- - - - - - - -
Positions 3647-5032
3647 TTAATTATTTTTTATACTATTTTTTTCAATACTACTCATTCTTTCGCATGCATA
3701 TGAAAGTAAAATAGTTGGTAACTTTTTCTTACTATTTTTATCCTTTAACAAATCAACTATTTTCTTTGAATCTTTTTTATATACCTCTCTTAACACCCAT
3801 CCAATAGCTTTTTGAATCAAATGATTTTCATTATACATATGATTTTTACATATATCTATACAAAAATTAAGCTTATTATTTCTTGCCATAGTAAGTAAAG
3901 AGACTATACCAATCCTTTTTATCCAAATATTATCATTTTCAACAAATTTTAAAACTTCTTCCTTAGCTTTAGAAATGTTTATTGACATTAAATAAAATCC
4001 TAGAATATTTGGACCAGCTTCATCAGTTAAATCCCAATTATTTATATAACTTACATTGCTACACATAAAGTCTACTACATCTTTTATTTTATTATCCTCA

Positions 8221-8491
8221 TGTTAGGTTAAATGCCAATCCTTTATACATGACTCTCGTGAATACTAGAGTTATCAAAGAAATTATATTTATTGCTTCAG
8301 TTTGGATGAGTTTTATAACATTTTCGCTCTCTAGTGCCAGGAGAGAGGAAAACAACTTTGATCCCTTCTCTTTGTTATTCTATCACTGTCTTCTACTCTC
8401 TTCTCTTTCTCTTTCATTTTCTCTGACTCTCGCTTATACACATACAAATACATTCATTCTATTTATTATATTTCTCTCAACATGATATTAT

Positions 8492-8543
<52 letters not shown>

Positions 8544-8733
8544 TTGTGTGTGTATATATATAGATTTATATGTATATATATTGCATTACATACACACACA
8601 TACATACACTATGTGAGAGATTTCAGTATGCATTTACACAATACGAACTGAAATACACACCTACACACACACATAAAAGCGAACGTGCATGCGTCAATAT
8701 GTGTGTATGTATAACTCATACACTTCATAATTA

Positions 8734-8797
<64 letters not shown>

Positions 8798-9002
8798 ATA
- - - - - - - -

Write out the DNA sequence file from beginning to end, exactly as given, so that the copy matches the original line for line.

Positions 3647-5032
3647 TTAATTATTTTTTATACTATTTTTTTCAATACTACTCATTCTTTCGCATGCATA
3701 TGAAAGTAAAATAGTTGGTAACTTTTTCTTACTATTTTTATCCTTTAACAAATCAACTATTTTCTTTGAATCTTTTTTATATACCTCTCTTAACACCCAT
3801 CCAATAGCTTTTTGAATCAAATGATTTTCATTATACATATGATTTTTACATATATCTATACAAAAATTAAGCTTATTATTTCTTGCCATAGTAAGTAAAG
3901 AGACTATACCAATCCTTTTTATCCAAATATTATCATTTTCAACAAATTTTAAAACTTCTTCCTTAGCTTTAGAAATGTTTATTGACATTAAATAAAATCC
4001 TAGAATATTTGGACCAGCTTCATCAGTTAAATCCCAATTATTTATATAACTTACATTGCTACACATAAAGTCTACTACATCTTTTATTTTATTATCCTCA

Positions 8221-8491
8221 TGTTAGGTTAAATGCCAATCCTTTATACATGACTCTCGTGAATACTAGAGTTATCAAAGAAATTATATTTATTGCTTCAG
8301 TTTGGATGAGTTTTATAACATTTTCGCTCTCTAGTGCCAGGAGAGAGGAAAACAACTTTGATCCCTTCTCTTTGTTATTCTATCACTGTCTTCTACTCTC
8401 TTCTCTTTCTCTTTCATTTTCTCTGACTCTCGCTTATACACATACAAATACATTCATTCTATTTATTATATTTCTCTCAACATGATATTAT

Positions 8492-8543
<52 letters not shown>

Positions 8544-8733
8544 TTGTGTGTGTATATATATAGATTTATATGTATATATATTGCATTACATACACACACA
8601 TACATACACTATGTGAGAGATTTCAGTATGCATTTACACAATACGAACTGAAATACACACCTACACACACACATAAAAGCGAACGTGCATGCGTCAATAT
8701 GTGTGTATGTATAACTCATACACTTCATAATTA

Positions 8734-8797
<64 letters not shown>

Positions 8798-9002
8798 ATA